Examination of the wreckage by a Federal Aviation Administration (FAA) inspector revealed substantial damage to the wings and fuselage. The inspector noted that the throttle, propeller, and mixture controls were all in the full forward position. The hydraulic and alternate air controls were in the retracted position. The wreckage was retained for further examination.

The pilot/owner, age 73, held a private pilot certificate with a rating for airplane single-engine land. His most recent FAA third-class medical certificate was issued on January 30, 2016. At that time, he reported a total flight experience of 1,445 hours.

The four-seat, low-wing, retractable tricycle-gear airplane, serial number NAV-4-849, was manufactured in 1947. It was powered by a Continental IO-520, 285-horsepower engine, equipped with a constant-speed Hartzell propeller. The pilot purchased the airplane in 2009. Its most recent annual inspection was completed on August 21, 2015. At that time, the airframe had accumulated approximately 2,052 total hours of operation and the engine had accumulated about 417 hours since major overhaul. The airplane had been operated for about 14 hours from the time of the last inspection, until the accident.
Samuel Singer


The National Transportation Safety Board did not travel to the scene of this accident.

Additional Participating Entities: 
Federal Aviation Administration / Flight Standards District Office; Allentown, Pennsylvania 
Continental Motors; Mobile, Alabama

Aviation Accident Factual Report - National Transportation Safety 
Board: http://app.ntsb.gov/pdf 

Investigation Docket - National Transportation Safety Board:  https://dms.ntsb.gov/pubdms

http://registry.faa.gov/N8849H

Aviation Accident Factual Report - National Transportation Safety Board 

Location: Blairstown, NJ
Accident Number: ERA17LA042
Date & Time: 11/10/2016, 0915 EST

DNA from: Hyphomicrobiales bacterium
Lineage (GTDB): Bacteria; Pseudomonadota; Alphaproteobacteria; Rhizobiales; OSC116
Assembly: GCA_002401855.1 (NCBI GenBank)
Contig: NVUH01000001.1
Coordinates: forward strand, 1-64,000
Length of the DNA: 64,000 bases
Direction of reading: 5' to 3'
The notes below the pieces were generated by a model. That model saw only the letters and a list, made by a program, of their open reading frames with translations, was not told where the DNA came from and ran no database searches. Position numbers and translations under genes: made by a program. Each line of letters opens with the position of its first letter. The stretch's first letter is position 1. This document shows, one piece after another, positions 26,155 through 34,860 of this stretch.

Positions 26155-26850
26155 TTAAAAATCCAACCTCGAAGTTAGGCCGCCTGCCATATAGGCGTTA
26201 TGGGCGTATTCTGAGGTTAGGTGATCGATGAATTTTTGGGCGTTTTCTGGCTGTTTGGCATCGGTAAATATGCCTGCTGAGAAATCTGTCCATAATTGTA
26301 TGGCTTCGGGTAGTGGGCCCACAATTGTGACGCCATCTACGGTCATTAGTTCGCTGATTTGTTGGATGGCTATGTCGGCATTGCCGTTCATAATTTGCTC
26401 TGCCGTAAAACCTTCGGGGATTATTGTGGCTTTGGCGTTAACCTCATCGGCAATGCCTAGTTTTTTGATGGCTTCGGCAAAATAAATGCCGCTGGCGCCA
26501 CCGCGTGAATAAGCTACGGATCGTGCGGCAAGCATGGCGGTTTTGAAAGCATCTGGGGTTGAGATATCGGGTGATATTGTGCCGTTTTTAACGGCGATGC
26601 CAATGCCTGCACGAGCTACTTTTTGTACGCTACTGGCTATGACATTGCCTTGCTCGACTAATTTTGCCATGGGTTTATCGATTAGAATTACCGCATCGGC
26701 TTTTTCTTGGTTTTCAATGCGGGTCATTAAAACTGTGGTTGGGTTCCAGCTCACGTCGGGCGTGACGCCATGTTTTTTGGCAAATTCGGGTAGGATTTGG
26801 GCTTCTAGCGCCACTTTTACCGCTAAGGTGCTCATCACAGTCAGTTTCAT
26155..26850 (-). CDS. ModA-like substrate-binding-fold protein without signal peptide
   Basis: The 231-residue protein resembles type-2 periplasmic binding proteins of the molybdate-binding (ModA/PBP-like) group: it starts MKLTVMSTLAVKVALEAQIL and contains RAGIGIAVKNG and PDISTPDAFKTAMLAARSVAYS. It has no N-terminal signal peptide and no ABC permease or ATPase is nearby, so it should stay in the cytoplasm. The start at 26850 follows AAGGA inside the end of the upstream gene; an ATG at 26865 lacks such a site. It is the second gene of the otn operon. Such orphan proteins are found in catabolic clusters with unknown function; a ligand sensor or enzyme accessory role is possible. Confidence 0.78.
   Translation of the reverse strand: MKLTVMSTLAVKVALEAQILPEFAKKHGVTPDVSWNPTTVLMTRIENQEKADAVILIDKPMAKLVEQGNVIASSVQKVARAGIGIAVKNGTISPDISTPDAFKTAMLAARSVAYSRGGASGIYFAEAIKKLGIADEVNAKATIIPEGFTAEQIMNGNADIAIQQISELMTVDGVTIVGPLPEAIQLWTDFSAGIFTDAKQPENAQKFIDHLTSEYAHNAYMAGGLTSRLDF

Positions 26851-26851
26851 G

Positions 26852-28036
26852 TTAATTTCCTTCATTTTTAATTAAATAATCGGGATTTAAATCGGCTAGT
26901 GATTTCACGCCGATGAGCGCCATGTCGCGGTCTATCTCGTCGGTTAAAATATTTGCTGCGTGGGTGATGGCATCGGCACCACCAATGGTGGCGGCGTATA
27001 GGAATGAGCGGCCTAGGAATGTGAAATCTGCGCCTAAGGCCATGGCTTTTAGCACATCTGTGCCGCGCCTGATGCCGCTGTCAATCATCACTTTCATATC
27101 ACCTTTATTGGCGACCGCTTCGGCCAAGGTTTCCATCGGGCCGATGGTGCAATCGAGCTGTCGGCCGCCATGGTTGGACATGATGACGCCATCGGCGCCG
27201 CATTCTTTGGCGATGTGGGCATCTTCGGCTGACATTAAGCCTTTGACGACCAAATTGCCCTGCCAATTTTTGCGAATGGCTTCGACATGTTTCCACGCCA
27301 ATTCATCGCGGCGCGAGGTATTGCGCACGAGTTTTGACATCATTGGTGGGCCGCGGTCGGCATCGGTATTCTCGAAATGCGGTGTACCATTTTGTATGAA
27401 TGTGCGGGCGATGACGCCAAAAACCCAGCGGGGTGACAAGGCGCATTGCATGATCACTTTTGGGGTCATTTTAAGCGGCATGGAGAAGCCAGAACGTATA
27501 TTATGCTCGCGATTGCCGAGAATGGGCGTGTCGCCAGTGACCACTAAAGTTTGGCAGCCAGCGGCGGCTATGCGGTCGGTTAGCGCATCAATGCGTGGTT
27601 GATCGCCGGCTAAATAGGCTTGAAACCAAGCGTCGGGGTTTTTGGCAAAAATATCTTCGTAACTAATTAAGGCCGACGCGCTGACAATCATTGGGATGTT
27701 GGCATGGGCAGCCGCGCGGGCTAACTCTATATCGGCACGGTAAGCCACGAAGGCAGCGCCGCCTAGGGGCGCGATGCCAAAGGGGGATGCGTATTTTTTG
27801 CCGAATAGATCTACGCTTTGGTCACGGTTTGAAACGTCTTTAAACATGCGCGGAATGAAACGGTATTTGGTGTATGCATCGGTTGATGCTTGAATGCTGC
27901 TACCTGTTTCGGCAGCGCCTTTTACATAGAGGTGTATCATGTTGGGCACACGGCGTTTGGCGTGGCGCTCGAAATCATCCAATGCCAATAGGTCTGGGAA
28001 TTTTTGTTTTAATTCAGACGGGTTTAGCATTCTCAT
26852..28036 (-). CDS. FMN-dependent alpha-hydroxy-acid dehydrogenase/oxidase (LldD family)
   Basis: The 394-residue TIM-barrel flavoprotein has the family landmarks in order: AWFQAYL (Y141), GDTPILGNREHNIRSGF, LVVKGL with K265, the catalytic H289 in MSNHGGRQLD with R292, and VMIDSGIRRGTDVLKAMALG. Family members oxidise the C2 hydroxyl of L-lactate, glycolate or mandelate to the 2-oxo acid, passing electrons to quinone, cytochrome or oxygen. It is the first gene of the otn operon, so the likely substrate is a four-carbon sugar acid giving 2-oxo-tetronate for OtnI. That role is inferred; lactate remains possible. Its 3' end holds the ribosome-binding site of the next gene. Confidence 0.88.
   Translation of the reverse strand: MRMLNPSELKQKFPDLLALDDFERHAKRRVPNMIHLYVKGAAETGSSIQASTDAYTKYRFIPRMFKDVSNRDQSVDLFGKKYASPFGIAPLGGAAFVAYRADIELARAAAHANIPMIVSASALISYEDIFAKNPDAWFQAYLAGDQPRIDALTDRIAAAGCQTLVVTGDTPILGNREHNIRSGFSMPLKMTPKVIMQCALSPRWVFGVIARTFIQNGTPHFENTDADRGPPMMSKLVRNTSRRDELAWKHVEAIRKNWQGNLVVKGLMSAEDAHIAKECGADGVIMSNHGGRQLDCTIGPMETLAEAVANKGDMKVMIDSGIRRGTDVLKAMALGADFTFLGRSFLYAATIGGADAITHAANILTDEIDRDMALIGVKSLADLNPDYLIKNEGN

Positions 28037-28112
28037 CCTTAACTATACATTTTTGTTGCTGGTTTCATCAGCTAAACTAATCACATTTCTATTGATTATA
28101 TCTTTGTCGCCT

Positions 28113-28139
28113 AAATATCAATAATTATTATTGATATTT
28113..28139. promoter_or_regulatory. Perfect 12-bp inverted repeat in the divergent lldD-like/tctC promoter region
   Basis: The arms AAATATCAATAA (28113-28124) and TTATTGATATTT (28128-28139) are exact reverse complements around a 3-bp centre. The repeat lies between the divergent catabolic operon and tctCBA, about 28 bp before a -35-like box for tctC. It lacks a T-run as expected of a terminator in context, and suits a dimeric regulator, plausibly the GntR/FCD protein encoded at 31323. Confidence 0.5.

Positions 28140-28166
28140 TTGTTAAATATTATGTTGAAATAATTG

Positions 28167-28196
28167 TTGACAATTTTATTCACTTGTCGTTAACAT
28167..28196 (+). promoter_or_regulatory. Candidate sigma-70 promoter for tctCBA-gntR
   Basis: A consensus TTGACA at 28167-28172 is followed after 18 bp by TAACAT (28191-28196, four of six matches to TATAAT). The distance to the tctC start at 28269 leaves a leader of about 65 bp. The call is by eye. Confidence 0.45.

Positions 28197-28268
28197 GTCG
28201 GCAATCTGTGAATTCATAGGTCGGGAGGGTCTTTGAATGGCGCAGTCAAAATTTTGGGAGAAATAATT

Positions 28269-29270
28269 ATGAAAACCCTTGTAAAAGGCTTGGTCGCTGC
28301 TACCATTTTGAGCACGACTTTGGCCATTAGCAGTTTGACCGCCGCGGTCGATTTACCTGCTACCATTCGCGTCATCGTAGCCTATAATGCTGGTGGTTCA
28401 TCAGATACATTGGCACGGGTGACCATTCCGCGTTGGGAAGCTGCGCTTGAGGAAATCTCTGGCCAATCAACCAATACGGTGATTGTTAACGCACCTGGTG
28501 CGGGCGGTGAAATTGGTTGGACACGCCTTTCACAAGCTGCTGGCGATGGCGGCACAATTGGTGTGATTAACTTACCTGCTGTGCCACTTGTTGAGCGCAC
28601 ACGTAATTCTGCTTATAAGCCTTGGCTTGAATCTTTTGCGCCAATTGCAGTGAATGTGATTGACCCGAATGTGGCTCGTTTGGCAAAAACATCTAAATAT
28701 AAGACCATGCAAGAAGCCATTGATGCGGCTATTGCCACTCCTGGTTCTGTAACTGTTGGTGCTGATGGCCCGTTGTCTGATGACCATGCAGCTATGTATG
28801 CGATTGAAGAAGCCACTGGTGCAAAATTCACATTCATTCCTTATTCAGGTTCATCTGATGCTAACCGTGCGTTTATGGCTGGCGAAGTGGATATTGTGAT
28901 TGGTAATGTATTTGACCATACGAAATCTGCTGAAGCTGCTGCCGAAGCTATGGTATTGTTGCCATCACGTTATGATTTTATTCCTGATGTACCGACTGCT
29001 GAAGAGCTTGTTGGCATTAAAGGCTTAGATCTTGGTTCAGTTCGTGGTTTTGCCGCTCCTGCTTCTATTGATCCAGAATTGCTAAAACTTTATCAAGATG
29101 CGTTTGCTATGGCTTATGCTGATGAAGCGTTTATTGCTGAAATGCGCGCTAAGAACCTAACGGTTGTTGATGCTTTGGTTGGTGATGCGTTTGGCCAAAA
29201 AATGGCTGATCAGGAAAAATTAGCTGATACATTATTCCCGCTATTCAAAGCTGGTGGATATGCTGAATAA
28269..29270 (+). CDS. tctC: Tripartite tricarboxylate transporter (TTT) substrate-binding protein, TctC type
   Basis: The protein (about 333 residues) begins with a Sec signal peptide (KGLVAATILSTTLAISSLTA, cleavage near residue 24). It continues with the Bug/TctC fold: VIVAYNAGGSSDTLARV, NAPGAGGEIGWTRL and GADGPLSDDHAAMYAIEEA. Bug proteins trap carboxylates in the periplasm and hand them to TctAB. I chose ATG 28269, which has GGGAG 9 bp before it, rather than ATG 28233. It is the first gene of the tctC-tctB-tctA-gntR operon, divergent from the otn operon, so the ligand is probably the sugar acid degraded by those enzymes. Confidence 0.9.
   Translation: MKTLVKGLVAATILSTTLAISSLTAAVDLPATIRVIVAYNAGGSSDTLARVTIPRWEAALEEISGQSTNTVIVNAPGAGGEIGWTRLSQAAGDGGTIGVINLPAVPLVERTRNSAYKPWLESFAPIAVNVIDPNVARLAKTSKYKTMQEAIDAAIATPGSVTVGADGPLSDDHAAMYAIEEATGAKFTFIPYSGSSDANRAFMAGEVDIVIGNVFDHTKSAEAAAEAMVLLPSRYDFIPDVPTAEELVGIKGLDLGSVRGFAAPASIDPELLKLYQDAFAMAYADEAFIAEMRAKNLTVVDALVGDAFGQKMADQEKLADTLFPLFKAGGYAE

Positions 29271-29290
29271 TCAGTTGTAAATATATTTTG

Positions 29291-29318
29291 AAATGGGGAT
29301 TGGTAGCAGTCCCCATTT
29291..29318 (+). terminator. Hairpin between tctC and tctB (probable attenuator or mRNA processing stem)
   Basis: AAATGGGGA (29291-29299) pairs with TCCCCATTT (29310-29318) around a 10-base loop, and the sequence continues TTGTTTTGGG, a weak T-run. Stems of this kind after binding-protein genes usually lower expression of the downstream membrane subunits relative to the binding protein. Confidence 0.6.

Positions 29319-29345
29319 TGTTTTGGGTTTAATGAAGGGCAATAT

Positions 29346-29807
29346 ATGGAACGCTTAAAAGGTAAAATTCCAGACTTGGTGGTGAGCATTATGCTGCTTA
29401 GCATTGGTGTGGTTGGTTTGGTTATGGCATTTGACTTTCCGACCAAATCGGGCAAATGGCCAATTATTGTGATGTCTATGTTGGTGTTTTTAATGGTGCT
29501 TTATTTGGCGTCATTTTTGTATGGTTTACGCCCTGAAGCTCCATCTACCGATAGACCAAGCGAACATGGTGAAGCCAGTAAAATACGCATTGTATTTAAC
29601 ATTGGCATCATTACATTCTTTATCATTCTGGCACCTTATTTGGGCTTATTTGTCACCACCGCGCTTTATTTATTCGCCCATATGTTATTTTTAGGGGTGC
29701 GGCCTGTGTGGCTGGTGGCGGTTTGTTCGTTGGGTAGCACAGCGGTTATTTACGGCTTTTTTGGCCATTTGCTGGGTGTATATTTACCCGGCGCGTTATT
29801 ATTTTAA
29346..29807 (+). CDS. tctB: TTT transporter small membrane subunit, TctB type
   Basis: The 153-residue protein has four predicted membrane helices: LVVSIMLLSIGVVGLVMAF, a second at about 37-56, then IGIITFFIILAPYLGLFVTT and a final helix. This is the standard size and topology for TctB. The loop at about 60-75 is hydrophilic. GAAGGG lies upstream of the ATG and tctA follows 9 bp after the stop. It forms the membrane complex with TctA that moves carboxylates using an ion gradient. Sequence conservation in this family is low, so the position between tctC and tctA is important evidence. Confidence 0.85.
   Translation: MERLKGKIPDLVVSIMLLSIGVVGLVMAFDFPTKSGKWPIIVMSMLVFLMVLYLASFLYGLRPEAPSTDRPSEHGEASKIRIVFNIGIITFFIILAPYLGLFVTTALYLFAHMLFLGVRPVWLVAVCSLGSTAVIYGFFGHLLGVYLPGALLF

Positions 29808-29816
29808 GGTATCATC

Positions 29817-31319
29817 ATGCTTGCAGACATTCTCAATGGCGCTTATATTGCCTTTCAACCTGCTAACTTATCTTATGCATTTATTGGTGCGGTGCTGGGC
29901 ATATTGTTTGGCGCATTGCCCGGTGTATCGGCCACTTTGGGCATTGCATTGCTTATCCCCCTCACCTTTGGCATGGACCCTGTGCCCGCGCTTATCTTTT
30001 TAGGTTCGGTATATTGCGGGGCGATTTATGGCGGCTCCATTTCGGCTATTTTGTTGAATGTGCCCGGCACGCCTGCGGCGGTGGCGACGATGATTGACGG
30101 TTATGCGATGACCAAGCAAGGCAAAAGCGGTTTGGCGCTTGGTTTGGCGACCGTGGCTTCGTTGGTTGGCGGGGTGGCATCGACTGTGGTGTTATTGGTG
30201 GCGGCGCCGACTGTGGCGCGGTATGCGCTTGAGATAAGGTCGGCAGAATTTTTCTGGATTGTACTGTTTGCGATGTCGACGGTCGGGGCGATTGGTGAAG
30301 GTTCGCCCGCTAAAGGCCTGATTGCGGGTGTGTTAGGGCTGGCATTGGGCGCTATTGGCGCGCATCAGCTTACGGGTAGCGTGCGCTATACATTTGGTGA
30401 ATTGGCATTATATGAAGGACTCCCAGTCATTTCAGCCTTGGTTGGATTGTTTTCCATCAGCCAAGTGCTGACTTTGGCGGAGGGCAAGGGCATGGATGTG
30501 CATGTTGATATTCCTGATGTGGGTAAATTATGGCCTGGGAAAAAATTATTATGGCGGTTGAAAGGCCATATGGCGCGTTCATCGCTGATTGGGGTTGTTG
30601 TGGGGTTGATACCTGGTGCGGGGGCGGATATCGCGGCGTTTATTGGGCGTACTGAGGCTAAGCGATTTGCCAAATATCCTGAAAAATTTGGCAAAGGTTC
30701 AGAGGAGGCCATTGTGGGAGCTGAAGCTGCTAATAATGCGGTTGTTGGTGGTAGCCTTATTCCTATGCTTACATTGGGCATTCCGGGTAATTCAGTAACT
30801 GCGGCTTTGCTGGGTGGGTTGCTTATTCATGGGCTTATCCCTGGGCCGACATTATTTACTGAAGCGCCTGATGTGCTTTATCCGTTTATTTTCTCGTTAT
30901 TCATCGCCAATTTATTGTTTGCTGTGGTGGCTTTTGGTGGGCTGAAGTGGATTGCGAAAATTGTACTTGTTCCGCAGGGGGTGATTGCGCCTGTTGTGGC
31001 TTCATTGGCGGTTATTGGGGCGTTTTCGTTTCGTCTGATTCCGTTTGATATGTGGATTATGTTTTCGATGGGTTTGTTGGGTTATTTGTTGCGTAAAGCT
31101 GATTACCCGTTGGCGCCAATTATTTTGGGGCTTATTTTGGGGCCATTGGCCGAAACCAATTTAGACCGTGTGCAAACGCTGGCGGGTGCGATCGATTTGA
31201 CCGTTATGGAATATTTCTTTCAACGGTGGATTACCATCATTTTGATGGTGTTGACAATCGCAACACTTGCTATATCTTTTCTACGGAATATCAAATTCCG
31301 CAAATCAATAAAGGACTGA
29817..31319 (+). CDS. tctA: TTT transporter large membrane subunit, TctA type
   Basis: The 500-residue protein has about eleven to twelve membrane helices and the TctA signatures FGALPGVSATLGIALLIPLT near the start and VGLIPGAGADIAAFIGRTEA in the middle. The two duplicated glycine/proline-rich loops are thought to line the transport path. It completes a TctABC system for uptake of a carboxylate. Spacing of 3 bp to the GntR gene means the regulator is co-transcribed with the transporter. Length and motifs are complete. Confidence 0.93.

Registration: N8849H
Aircraft: NORTH AMERICAN NAVION
Aircraft Damage: Substantial
Defining Event: Loss of control on ground
Injuries: 1 Fatal
Flight Conducted Under: Part 91: General Aviation - Ferry 

On November 10, 2016, about 0915 eastern standard time, a North American Navion, N8849H, was substantially damaged following a loss of control during engine startup at Blairstown Airport (1N7), Blairstown, New Jersey. The private pilot was fatally injured. The airplane was operated by the pilot under the provisions of Title 14 Code of Federal Regulations Part 91. Visual meteorological conditions prevailed and no flight plan was filed for the planned personal flight to Capital City Airport (CXY), Harrisburg, Pennsylvania.

According to a mechanic who witnessed the accident, the pilot, who was the owner of the airplane, last flew the accident airplane in December 2015; it was damaged during a gear-up landing at 1N7. The airplane remained at the airport while the mechanic repaired the damage. The repairs were completed, and another pilot had planned to ferry the airplane to CXY for an annual inspection the day before the accident, but the flight was postponed due to poor weather. The other pilot was not available on the day of the accident, and the owner elected to fly the airplane to CXY himself.

On the morning of the accident, the mechanic taxied the airplane from the hangar to the fuel pump. During the taxi, he performed an engine run-up and did not notice any anomalies. The mechanic added that he had performed several run-ups while the airplane was at 1N7 and never experienced any anomalies with the throttle control or brakes. After fueling the airplane and completing a preflight inspection, the pilot started the engine and it went immediately to full power. The engine remained at full power and the airplane taxied about 1,000 ft at high speed into a tree. 

Pilot Information

Certificate: Private
Age: 73, Male
Airplane Rating(s): Single-engine Land
Seat Occupied: Left
Other Aircraft Rating(s): None
Restraint Used: Lap Only
Instrument Rating(s): None
Second Pilot Present: No
Instructor Rating(s): None
Toxicology Performed: Yes
Medical Certification: Class 3 With Waivers/Limitations
Last FAA Medical Exam: 01/30/2016
Occupational Pilot: No
Last Flight Review or Equivalent: 07/16/2015
Flight Time: 1478 hours (Total, all aircraft), 422 hours (Total, this make and model), 0 hours (Last 90 days, all aircraft), 0 hours (Last 30 days, all aircraft), 0 hours (Last 24 hours, all aircraft) 

The pilot, age 73, held a private pilot certificate with a rating for airplane single-engine land. His most recent Federal Aviation Administration (FAA) third-class medical certificate was issued on January 30, 2016. At that time, he reported a total flight experience of 1,445 hours. The most recent entry in the pilot's logbook was dated February 1, 2016. According to the logbook, the pilot had accrued a total flight experience of about 1,478 hours. The pilot reported 422 hours in the accident airplane make and model on his most recent insurance application.